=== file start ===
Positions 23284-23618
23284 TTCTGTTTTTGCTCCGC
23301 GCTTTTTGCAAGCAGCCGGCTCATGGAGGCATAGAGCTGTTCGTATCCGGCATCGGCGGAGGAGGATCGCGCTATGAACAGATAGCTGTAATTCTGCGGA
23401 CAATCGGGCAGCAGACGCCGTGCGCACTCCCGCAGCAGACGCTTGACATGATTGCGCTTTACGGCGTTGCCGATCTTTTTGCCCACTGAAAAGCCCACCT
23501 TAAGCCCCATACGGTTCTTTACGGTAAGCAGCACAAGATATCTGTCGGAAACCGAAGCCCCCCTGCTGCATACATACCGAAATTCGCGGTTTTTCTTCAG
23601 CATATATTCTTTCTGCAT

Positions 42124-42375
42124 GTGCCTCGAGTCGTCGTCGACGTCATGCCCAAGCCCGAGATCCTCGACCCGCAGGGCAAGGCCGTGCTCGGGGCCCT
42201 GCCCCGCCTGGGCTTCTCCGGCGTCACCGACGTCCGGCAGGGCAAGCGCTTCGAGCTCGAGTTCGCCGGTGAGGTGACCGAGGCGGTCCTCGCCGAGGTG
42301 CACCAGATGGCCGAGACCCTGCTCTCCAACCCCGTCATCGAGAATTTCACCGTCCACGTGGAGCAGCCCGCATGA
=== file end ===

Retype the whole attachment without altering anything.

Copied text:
Positions 23284-23618
23284 TTCTGTTTTTGCTCCGC
23301 GCTTTTTGCAAGCAGCCGGCTCATGGAGGCATAGAGCTGTTCGTATCCGGCATCGGCGGAGGAGGATCGCGCTATGAACAGATAGCTGTAATTCTGCGGA
23401 CAATCGGGCAGCAGACGCCGTGCGCACTCCCGCAGCAGACGCTTGACATGATTGCGCTTTACGGCGTTGCCGATCTTTTTGCCCACTGAAAAGCCCACCT
23501 TAAGCCCCATACGGTTCTTTACGGTAAGCAGCACAAGATATCTGTCGGAAACCGAAGCCCCCCTGCTGCATACATACCGAAATTCGCGGTTTTTCTTCAG
23601 CATATATTCTTTCTGCAT

Positions 42124-42375
42124 GTGCCTCGAGTCGTCGTCGACGTCATGCCCAAGCCCGAGATCCTCGACCCGCAGGGCAAGGCCGTGCTCGGGGCCCT
42201 GCCCCGCCTGGGCTTCTCCGGCGTCACCGACGTCCGGCAGGGCAAGCGCTTCGAGCTCGAGTTCGCCGGTGAGGTGACCGAGGCGGTCCTCGCCGAGGTG
42301 CACCAGATGGCCGAGACCCTGCTCTCCAACCCCGTCATCGAGAATTTCACCGTCCACGTGGAGCAGCCCGCATGA